Order Code: C902
Includes: Sodium, Potassium, Chloride, Carbon Dioxide, Glucose, BUN, Creatinine, BUN/Creatinine Ratio, Calcium, and Estimated Glomerular Filtration Rate
ABN Requirement: No
Volume: 1.0 mL
Minimum Volume: 0.5 mL
Container: Gel-barrier tube (SST, Tiger Top)
- Collect and label sample according to standard protocols.
- Gently invert tube 5 times immediately after draw. DO NOT SHAKE.
- Allow blood to clot 30 minutes.
- Centrifuge for 10 minutes.
Transport: Store serum at 2°C to 8°C after collection and ship the same day per packaging instructions included with the provided shipping box.
Ambient (15-25°C): 8 hours
Refrigerated (2-8°C): 7 days
Frozen (-20°C): 14 days
Causes for Rejection: Specimens other than serum; improper labeling; samples not stored properly; samples older than stability limits
Methodology: Refer to individual tests for methodology used.
Turn Around Time: 1 to 3 days
Clinical Significance: This panel comprises a group of 8 specific tests that provide information on the status of an individual’s blood electrolytes, glucose levels, kidney status, and acid-base balance. The panel is usually ordered as part of a routine health examination or physical [1,2].
The Basic Metabolic Panel is also commonly ordered during hospital and emergency room admission, and to monitor the metabolism and vital signs of hospitalized individuals with conditions, such as hypertension, who are being treated with diuretics or other appropriate interventions. [1,2].
Significant changes in electrolytes, acid-base balance, renal function, and blood glucose may be associated with kidney failure, respiratory distress, and impaired cognitive status. Changes in sodium, potassium, and calcium alter the excitability of neurons, cardiac, and skeletal muscles that can produce arrhythmias, weakness, and spasms/tremors .
The results of the panel components are usually evaluated jointly for patterns. The section below outlines the roles of the analytes assessed with this panel [1,2].
Sodium: An electrolyte that plays a central role in maintaining the normal distribution of water and appropriate pressure to assure that substances do not leak from cells and organs. Sodium measurements are useful in the diagnosis and treatment of diseases involving electrolyte imbalance.
Potassium: An electrolyte that is essential for proper muscle and nerve function and helps keep the balance of fluids. Potassium measurements are useful in assessing electrolyte balance in the diagnosis and treatment of conditions characterized by low or high blood potassium levels.
Chloride: An electrolyte that helps maintain volume, acidity, and electrical neutrality of the body fluids. Chloride measurements are useful in the diagnosis and treatment of electrolyte and metabolic disorders, such as cystic fibrosis and diabetic acidosis.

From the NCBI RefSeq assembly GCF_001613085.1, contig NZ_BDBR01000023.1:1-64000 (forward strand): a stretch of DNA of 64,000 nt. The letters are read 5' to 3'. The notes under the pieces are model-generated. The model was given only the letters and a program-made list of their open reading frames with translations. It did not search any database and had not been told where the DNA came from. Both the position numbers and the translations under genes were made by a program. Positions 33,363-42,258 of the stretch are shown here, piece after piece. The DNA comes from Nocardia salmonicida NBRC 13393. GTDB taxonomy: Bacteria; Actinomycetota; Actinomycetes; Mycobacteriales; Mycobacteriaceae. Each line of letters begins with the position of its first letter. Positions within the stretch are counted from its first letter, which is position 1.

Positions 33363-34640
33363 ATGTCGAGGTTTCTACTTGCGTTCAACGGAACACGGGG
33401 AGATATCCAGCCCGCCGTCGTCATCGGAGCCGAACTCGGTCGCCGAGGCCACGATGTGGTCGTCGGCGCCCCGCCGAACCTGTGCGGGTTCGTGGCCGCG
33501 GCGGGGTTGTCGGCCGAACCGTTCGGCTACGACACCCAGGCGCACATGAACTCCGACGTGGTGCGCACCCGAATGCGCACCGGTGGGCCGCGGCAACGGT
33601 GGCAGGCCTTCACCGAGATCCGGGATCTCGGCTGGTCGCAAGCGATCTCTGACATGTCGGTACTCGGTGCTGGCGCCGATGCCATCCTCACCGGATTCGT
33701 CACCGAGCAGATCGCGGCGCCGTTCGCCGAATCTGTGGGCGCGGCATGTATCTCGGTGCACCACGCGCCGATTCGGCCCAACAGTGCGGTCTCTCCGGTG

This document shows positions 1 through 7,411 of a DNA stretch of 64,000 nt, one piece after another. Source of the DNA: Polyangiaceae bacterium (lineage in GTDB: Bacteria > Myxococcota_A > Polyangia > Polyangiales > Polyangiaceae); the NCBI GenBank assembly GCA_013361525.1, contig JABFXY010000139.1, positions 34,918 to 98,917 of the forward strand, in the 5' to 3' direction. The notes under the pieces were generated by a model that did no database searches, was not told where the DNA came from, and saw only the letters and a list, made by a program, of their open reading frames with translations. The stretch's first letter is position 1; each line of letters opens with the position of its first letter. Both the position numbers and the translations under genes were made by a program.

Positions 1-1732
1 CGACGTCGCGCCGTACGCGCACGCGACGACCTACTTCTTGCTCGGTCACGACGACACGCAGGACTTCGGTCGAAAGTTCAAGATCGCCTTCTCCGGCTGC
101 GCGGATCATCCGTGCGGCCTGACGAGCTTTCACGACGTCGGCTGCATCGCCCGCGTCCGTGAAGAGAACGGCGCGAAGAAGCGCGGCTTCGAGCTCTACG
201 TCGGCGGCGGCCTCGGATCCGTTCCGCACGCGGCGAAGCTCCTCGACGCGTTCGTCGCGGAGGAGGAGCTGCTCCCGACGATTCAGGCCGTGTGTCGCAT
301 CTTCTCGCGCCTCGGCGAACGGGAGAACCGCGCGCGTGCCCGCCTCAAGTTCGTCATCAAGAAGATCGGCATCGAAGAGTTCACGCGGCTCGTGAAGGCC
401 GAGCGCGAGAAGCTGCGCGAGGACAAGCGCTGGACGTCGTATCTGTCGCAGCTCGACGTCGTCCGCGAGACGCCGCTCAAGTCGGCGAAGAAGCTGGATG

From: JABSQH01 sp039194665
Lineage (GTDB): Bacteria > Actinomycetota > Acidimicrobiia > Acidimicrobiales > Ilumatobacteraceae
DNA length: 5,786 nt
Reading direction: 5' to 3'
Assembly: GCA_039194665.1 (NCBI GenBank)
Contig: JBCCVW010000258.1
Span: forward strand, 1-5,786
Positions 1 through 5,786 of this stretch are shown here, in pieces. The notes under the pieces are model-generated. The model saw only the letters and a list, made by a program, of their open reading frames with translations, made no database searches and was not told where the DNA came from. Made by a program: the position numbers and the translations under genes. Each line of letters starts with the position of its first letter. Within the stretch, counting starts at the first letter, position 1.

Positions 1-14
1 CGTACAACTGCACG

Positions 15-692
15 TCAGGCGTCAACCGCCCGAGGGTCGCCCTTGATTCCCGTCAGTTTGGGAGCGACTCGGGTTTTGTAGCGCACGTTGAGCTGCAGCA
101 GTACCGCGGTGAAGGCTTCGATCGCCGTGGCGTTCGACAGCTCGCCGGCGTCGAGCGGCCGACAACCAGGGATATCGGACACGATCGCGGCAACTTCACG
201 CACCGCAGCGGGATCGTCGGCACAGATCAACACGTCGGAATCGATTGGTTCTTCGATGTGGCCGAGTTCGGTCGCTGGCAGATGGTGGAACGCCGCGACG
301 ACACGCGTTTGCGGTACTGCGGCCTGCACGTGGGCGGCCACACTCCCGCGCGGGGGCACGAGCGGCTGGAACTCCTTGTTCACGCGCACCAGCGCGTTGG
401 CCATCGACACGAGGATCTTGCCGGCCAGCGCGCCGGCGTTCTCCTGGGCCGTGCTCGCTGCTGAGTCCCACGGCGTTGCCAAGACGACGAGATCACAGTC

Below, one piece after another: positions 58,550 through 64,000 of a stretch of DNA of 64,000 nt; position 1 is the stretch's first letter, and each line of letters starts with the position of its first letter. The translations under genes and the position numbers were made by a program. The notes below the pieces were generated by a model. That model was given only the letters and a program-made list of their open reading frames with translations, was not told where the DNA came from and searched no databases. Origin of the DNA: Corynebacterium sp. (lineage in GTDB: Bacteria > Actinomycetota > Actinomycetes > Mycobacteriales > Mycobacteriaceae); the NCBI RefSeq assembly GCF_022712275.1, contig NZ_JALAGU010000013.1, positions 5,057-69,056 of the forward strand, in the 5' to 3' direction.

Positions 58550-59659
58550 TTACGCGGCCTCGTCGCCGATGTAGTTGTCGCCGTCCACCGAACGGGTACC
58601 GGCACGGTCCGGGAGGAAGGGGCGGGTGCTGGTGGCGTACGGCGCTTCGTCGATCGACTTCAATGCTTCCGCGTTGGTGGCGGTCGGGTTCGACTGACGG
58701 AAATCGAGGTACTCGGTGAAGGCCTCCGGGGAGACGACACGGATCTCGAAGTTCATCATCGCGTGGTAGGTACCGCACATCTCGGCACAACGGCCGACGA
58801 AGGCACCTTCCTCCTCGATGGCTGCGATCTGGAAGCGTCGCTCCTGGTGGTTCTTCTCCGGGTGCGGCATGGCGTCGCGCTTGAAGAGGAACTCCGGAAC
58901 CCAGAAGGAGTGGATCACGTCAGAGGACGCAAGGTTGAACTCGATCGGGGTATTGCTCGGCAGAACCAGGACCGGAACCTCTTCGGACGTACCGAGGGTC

Carbon dioxide (bicarbonate): A type of blood gas used to evaluate the total carbonate buffering system and acid-base balance. Carbon dioxide is generally evaluated with other common electrolytes; the measurements are useful in the diagnosis and treatment of numerous potentially serious disorders associated with changes in body acid-base balance.
Glucose: A type of sugar that serves as the body’s main energy source. Glucose measurements are useful in the diagnosis of diabetes and low blood sugar.
Blood urea nitrogen (BUN): The principal waste product of protein catabolism. BUN measurements are useful in the diagnosis and treatment of certain kidney and metabolic diseases.
Creatinine: A waste product of the muscles. Creatinine measurements are useful in the evaluation of kidney function and in monitoring renal dialysis.
Creatinine-based estimated glomerular filtration rate (eGFR): A value calculated using serum creatinine measurements and the patient’s age and sex to reflect kidney function. eGFR is useful in detecting and monitoring chronic kidney disease in adults.
1. Comprehensive metabolic panel. Testing.com. Accessed January 6, 2022. https://www.testing.com/tests/comprehensive-metabolic-panel-cmp/
2. Rao LV, et al. Laboratory tests. In: Rao LV, eds. Wallach’s Interpretation of Diagnostic Tests. Pathways to Arriving at a Clinical Diagnosis. 11th ed. Wolters Kluwer; 2020.
Limitations: Hemolyzed or lipemic specimens may produce false results. Refer to individual tests for preanalytical issues that may contribute to false test results.
Additional Information: Some medications may produce false results. Refer to individual tests for medications that may increase or decrease test results.
Refer to individual test for appropriate sample handling and testing information.
The CPT codes provided are based on AMA guidelines and are for informational purposes only. CPT coding is the sole responsibility of the billing party. Please direct any questions regarding coding to the payer being billed.